Spoon casting day.

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Recently Shelley and I got to spend some time with renowned gunsmith, historian, artist and friend Bill Reynolds to learn how to cast pewter spoons.

Bill has a great old shop where he creates flintlock rifles, folk art and whatever else he feels like. You just never know what he is going to show you on a visit.

Bill and I had been talking about making some spoons forever it seems. I finally had gotten around to melting down a pile of oddball Goodwill pewter finds into ingots and Bill had the molds, the propane and the skills.

Spoon casting has been around for hundreds of hears. The molds that we used were originals from the 18th and early 19th centuries. One was the same as in this image from the Yale University Art Collection, and is a Queen Anne style serving spoon. It is a two piece bronze mold. As a lover of history and the trades, it is always a treat to get to produce an item using period correct techniques and actual tools from the period.

 
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So spoon casting. How hard can it be? You melt some metal and pour it in the hole in the end of the mold, right? Wrong. It turns out that The mold has to be in a fairly narrow temperature range. If it is too cold the pewter cools before it fills the mold and leaves you with an incomplete spoon. Too hot and the pewter runs out the cracks between the halves of the mold or some other odd thing that is counterproductive to efficient spoon formation.

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Here is me with Bill, trying not to burn each other.

Shelley was wisely standing back taking the pictures.

Since Bill had two molds we were able to work back and forth, allowing the unused mold to cool a little. It didn’t help that it was unmercifully hot that day.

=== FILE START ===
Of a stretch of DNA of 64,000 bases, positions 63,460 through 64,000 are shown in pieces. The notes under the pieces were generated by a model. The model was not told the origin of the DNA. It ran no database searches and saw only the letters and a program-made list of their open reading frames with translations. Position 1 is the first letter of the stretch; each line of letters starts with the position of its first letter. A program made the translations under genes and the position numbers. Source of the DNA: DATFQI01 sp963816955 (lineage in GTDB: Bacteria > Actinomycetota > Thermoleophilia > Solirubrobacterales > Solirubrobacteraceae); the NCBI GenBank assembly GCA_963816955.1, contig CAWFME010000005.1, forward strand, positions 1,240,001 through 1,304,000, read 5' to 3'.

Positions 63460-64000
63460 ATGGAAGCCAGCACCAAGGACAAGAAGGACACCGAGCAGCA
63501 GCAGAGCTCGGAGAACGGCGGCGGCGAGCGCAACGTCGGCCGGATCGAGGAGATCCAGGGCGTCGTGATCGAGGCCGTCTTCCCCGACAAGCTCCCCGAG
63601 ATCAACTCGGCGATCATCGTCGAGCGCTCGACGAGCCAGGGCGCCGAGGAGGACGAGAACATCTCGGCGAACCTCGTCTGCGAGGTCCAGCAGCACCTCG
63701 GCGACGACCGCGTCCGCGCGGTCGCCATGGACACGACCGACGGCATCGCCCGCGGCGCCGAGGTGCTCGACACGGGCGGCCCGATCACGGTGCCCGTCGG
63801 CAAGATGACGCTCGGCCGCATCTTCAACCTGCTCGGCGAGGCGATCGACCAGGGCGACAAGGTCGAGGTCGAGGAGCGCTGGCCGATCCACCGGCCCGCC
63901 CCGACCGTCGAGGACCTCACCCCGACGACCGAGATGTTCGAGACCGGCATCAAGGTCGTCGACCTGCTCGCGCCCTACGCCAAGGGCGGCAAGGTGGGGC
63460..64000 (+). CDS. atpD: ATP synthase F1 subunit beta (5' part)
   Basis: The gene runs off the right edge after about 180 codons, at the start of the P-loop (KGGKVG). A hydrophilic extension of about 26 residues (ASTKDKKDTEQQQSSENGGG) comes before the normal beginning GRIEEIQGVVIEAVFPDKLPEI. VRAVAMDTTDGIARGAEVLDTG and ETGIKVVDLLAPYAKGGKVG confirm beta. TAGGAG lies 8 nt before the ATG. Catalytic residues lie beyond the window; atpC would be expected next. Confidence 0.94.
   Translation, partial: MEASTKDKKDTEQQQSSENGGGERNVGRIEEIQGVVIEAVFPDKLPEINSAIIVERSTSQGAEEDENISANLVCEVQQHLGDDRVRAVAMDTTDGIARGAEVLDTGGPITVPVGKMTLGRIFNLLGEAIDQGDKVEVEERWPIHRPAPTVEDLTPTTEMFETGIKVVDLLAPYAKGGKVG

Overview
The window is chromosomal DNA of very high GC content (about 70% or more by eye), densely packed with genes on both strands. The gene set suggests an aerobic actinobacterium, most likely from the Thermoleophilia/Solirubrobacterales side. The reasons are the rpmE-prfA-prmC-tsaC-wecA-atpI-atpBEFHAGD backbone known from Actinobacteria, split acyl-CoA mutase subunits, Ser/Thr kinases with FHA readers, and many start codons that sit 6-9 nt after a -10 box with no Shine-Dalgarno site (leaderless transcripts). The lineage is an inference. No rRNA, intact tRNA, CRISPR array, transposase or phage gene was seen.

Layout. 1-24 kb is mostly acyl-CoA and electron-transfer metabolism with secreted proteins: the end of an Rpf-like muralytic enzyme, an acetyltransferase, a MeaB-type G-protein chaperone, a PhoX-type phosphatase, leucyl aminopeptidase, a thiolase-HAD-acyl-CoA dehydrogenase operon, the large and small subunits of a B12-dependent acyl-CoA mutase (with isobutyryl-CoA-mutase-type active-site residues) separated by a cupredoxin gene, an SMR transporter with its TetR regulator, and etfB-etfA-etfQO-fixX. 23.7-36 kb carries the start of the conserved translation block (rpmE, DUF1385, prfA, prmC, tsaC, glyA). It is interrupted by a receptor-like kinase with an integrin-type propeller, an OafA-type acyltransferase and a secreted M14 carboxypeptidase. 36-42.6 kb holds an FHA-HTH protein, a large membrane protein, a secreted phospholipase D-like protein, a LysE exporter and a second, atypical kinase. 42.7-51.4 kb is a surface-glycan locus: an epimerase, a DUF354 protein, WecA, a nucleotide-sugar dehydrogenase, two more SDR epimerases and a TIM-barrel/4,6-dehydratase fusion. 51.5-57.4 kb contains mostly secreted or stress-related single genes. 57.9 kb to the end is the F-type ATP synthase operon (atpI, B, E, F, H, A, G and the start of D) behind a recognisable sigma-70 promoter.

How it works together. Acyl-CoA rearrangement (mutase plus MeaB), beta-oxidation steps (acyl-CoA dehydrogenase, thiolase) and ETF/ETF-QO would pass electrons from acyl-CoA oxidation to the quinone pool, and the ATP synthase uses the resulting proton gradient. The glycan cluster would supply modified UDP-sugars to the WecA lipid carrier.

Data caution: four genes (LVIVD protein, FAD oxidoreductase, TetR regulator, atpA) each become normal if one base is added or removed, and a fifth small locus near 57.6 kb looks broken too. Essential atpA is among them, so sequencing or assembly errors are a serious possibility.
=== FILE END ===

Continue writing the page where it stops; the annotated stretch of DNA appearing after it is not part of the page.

After a couple hours of hot work the three of us had about a dozen and a half spoons cast and ready for finishing.

 
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To finish the spoons we will need to cut of the excess pewter, then file and polish the spoons to the desired finish. That sounds like a rainy day activity at this point.

We would like to thank Bill for his help and expertise on spoon casting. It was a fun afternoon.

Ava's Round Lantern - antiqued
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Ava's Round Lantern - antiqued
140.00

This is a great period lantern style that has been made for centuries.  There are example in museums from the 18th century, and they were still being sold in early 20th century English catalogs. This lantern is very similar to the Alex Round Lantern but with pointy vents instead of round.

Measurements: 16” tall by 5.5” in diameter.

Finish: Antiqued with lite colored panes that simulate horn panes.

This lantern is finished and ready to ship.

Images by Michelle Waters Photography.

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